Grass Valley markets the ADVC-G1 converter as an any-source-to-3G SDI converter, but specifically they mean it's an HDMI input, DVI-I input, and analog video input converter. The “I” in DVI-I stands for integrated, and includes both analog and digital and both single- and dual-link DVI standards.
Digital and Analog Inputs
The DVI digital side isn't too terribly exciting. It's very similar to HDMI, but for me the exciting part is the A side, the analog side, because it can be converted from a VGA input using a very simple adapter which has DVI on one side and VGA on the other side. These are very inexpensive adapters of the sort that ship with video cards and what not–most likely, you already have a few sitting around your studio.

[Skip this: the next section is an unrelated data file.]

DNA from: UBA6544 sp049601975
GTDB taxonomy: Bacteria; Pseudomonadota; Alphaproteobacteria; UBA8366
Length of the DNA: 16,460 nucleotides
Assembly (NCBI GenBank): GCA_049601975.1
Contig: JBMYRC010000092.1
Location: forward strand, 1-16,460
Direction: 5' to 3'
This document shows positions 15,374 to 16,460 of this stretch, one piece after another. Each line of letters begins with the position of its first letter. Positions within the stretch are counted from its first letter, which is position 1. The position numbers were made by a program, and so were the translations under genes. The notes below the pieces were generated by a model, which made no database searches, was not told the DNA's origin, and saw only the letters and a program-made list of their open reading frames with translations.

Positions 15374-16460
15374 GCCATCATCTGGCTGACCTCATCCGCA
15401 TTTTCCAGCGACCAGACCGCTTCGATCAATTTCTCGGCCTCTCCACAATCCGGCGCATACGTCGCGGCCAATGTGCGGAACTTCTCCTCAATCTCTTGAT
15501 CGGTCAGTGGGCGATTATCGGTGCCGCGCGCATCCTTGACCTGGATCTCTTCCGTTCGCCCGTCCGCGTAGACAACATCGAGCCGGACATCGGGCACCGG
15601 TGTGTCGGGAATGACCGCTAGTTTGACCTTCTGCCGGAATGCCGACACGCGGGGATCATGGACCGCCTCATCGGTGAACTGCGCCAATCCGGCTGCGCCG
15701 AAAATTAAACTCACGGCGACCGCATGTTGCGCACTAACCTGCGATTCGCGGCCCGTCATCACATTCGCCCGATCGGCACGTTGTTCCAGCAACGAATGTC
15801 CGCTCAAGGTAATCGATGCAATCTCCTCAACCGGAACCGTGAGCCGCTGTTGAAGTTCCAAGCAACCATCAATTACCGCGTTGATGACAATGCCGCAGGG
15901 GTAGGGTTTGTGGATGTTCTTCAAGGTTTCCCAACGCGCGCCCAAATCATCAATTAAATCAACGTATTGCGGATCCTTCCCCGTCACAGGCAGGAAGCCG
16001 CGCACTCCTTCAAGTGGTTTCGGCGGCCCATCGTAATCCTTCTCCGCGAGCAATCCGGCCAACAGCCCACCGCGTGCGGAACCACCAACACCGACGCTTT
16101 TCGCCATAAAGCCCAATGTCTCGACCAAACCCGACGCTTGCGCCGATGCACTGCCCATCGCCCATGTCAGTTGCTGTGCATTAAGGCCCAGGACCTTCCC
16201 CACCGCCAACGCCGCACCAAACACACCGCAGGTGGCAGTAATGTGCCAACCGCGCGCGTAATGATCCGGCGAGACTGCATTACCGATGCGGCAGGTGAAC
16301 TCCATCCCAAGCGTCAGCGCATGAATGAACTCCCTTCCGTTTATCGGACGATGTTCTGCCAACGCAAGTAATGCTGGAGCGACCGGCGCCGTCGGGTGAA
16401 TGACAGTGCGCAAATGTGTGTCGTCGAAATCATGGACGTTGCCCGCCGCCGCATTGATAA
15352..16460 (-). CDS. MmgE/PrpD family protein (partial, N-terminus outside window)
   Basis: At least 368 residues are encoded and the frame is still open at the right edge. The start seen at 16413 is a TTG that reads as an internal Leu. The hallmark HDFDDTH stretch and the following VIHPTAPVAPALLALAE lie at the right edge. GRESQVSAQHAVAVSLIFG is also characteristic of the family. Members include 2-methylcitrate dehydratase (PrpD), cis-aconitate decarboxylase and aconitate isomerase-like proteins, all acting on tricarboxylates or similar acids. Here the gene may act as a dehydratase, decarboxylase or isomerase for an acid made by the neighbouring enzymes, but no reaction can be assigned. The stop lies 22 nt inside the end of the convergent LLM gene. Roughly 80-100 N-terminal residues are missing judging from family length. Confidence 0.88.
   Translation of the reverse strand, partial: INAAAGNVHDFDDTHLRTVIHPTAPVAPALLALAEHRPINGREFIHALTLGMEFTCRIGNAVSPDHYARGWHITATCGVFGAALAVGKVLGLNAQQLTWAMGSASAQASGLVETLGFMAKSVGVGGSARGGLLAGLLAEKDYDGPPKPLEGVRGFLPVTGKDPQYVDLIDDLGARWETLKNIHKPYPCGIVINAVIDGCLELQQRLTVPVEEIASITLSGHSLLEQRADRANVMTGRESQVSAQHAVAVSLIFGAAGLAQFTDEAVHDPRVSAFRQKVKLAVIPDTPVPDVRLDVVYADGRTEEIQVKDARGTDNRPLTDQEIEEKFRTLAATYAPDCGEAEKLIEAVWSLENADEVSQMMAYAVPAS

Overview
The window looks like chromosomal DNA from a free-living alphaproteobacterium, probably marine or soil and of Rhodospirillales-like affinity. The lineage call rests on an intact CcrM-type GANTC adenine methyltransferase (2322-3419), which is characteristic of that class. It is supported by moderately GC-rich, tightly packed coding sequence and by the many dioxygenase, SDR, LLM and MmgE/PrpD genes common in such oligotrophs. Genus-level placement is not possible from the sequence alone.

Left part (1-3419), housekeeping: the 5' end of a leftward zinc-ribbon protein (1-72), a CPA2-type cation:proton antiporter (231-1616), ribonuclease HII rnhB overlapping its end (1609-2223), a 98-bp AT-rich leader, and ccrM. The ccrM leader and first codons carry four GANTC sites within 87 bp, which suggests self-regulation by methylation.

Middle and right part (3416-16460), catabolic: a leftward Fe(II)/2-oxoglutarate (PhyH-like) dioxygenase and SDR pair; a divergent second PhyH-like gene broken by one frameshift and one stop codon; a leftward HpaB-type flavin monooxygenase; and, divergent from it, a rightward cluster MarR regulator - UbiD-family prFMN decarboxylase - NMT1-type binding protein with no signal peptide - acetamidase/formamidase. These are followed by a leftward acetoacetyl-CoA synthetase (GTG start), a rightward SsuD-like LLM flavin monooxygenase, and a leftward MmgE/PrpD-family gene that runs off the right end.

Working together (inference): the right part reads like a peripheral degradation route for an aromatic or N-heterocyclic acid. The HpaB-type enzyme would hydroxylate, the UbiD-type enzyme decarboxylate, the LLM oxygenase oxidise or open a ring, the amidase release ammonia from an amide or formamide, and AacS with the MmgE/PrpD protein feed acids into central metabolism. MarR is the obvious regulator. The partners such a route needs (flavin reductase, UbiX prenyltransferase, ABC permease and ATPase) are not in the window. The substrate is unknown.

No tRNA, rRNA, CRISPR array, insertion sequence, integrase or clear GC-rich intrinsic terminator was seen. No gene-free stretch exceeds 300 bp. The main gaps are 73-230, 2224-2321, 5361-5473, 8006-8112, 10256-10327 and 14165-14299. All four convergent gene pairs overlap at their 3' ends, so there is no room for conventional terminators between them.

It might sound a little bit strange to be describing VGA as “exciting” in 2014, but unfortunately, when it comes to IMAG and powering projectors, a lot of the presentation world still runs on the VGA standard for a variety of reasons. If you're doing live switching and incorporating computer inputs, you need to be prepared to work with the VGA standard and convert it to a digital standard that our video switchers can handle.
Some video switchers have built-in scan converters, which is what's required to convert VGA to an internal standard that you can work with. If you don't have that then you're going to need a converter like the Grass Valley ADVC-G1 that can convert that VGA to your required output. In this case, that means SDI, but there are also converters that can do HDMI, and those are really the two digital standards that video switchers are built around.